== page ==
By Bree Davies
By Emerald O'Brien
By Gina Tron
By Jon Solomon
By Drew Ailes
By Courtney Harrell
By Kyra Scrimgeour
How many versions of "Jingle Bells" does the average person need?
Plenty, apparently. Each year, the recording industry unleashes a torrent of seasonal discs, most of them dominated by a humdrum repertoire of tunes -- and each year a percentage of them sells well enough to justify a similar deluge twelve months later. What follows are reviews of 35 such offerings, ranging from gifts that keep on giving to the aural equivalent of ugly ties or argyle socks that most folks will appreciate only if they can be returned for cash. So dive in -- but keep those receipts handy.
Never accuse flirty trollop Christina Aguilera of not striking while the iron, or the booty, is hot: Already this year, she's issued a CD larded with Spanish-language versions of her modest array of hits, and now here's My Kind of Christmas (RCA), a disc that was rushed into stores before any of her prepubescent fans could outgrow her. Things start promisingly, or at least humorously, with "Christmas Time," which spotlights all of the Christina staples (register-stretching wails, coy whispers, a faux-Renaissance-era break, even a mini-rap), and "This Year," a slab of out-of-place horniness that finds our heroine teasingly cooing about "the music on my tongue when I say 'fa-la-la'" as if she's just discovered that candy canes can be used as sexual aids. But aside from "Xtina's Xmas," an unintentionally hilarious dance mix replete with sampled Aguilera yowls, the rest of the album consists mainly of unimaginative treatments of unsurprising tunes (like "Have Yourself a Merry Little Christmas") that aren't enlivened by our heroine's Mariah Carey impressions. But at least she duets with Dr. John on the stunningly garish "Merry Christmas Baby." The ol' guy could use the royalty checks.
The C&W dreamboats in Lonestar take considerably fewer left turns on This Christmas Time (BNA), countrifying (sort of) the Bruce Springsteen arrangement of "Santa Claus Is Comin' to Town," putting a dash of soul (but not nearly enough) into "Please Come Home for Christmas," and deploying stereotypical vocal throbs on "Reason for the Season." The disc is listenable in a singularly dull way, but as commerce, it pulls no punches: Its liner includes a jumbo advertisement for Lonestar's previous disc, Lonely Grill, deemed "a great holiday gift!" Such blatant salesmanship casts Dexter Freebish's Happy Holidays From Dexter Freebish (Capitol) in a better light. A CD single that also includes an acoustic version of "Leaving Town," Holidays is anchored by "Last Christmas," a single that shows in just over three minutes how and why modern rock has become so tedious of late -- but if computer users click over to hollywoodandvine.com, they can download it for free and save themselves a few bucks. Merry Christmas, everyone!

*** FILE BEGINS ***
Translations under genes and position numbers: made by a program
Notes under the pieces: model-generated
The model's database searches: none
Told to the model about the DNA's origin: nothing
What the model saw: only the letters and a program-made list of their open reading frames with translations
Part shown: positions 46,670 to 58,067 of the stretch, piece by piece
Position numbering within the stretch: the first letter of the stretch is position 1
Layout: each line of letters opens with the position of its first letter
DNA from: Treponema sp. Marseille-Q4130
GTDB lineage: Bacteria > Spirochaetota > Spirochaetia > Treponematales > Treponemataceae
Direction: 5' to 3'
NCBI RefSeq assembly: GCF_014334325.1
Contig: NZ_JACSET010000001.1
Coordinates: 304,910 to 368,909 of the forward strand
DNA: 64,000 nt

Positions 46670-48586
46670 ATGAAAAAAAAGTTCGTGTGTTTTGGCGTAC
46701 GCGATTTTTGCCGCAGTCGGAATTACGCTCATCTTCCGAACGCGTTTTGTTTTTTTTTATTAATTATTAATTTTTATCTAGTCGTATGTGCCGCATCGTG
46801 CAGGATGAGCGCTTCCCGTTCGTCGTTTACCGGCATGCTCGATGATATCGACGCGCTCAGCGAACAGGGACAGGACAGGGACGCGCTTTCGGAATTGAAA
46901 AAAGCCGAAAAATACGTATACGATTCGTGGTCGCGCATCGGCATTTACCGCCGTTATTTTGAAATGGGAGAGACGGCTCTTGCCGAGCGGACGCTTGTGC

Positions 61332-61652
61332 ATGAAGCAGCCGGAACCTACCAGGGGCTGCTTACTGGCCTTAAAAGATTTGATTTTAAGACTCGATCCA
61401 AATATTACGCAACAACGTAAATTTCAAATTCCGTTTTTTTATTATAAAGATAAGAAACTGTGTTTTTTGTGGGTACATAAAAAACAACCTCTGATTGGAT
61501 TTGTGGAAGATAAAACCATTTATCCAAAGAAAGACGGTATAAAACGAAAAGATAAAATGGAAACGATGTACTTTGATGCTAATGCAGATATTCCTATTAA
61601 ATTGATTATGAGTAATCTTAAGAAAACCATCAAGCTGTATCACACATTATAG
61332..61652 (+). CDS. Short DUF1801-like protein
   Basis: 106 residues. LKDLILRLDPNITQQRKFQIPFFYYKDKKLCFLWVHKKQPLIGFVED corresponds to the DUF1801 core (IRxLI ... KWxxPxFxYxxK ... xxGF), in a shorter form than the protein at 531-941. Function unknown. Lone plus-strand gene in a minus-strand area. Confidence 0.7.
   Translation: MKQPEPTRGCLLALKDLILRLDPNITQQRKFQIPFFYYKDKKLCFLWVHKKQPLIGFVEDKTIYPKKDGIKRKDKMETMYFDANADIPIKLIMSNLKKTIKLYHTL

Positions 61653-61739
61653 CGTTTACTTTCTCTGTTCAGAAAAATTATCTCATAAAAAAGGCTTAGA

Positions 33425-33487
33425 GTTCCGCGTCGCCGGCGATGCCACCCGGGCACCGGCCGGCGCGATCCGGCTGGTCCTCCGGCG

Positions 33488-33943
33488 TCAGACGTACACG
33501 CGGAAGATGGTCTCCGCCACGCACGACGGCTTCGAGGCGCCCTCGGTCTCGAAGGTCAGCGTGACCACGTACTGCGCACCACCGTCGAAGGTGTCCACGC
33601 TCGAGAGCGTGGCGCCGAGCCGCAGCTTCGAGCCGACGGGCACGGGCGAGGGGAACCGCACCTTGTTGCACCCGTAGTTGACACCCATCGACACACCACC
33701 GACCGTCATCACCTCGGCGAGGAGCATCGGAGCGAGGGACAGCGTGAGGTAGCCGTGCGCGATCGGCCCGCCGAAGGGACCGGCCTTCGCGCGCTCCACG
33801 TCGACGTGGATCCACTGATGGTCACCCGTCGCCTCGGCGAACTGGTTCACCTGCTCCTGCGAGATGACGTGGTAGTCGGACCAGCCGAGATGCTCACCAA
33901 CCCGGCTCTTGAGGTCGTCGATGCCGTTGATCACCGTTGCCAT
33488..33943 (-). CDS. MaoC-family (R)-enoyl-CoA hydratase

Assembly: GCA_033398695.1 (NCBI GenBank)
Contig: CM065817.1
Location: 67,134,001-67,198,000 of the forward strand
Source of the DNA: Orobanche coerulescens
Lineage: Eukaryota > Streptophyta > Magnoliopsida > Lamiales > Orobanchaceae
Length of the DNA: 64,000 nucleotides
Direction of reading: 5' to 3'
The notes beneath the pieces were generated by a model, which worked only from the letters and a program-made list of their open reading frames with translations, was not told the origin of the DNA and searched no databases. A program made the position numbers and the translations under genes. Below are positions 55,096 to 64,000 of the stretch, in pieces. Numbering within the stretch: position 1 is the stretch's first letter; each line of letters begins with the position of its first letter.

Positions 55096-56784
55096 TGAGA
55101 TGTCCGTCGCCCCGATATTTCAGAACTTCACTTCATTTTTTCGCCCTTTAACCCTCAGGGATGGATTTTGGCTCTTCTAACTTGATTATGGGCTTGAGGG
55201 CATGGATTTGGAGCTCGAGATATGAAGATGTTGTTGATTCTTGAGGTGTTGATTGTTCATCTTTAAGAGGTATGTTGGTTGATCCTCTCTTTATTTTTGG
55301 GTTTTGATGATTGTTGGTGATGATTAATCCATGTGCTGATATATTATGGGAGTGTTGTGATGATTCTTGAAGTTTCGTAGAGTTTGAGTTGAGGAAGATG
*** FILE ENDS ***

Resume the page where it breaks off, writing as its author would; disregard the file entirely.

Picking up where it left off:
FADING STAR TIME
When an act is way past prime time, there's no better way to keep product in the racks than to crank out a Christmas CD; that's a sacred music-biz rule. Even so, it's still something of a shock to see Christmas Time Again (CMC International) by Lynyrd Skynyrd, the Southern-rock army that once fired off "Saturday Night Special." I'm guessing that if original lead singer Ronnie Van Zant hadn't croaked in that late-'70s plane crash, these guys never would have wound up playing "Greensleeves." But no one in the Charlie Daniels Band or .38 Special died, and they've got songs on this disc as well, so who knows? Suffice it to say that when Again rawks, as it does on Skynyrd's amusingly dunderheaded "Santa Claus Wants Some Lovin'," it's worth a chuckle, and when it doesn't, as on "Mama's Song" and "Classical Christmas," it's kinda sad. All these fellas want for Christmas is to be noticed again.
Of course, Linda Ronstadt is in pretty much the same leaky canoe as Skynyrd, but A Merry Little Christmas (Elektra) doesn't seem so out of character for her; the only surprise is that she took so long to get around to it. The album itself is precisely what you might expect from an aging chanteuse -- lots of thick, creamy arrangements and an unmistakable sense of importance on "I Wonder as I Wander" and elsewhere that banishes fun to the margins. It's been many years since "You're No Good," and that's too bad. Christmas With Yolanda Adams (Elektra) displays a lighter touch. Adams, a onetime rising R&B star who never rose as high as many observers anticipated, doesn't go anywhere that's especially unforeseen, but her handling of "Born This Day," "It Came Upon a Midnight Clear" and so on is mature without being stodgy and allows the occasional hint of soul to sneak in here and there. And in this case, every little bit helps.
Michael Ball's Christmas (Hip-O) takes a much weightier tack. This heartthrob of the British stage, who's trying to establish himself stateside with the Andrew Lloyd Webber crowd, attempts to revitalize theatrical cliches by using them as enthusiastically as possible; his "Ave Maria" is positively flooded with crescendos, and "Happy New Year" ends in a whisper of the title that's every bit as sincere as Al Gore is when he says the election fight isn't about him, but about justice. Michael Crawford, you've got some company. As for pianist Lorie Line, she's made holiday music her sonic signature: The Silver Album (Time Line) is her fourth such collection in nine years -- and, as she implies in the liner notes, her last. Would that we were so lucky. Silver is built upon solo piano versions of tunes she somehow has missed recording until now, with only a vocal by young Kendall Line (a relative, perhaps?) on "Away in a Manger" to break up the monotony. Line began her career playing in department stores, and her lachrymose keyboarding made me feel as if I were trapped at Foley's. Would someone call the rescue squad?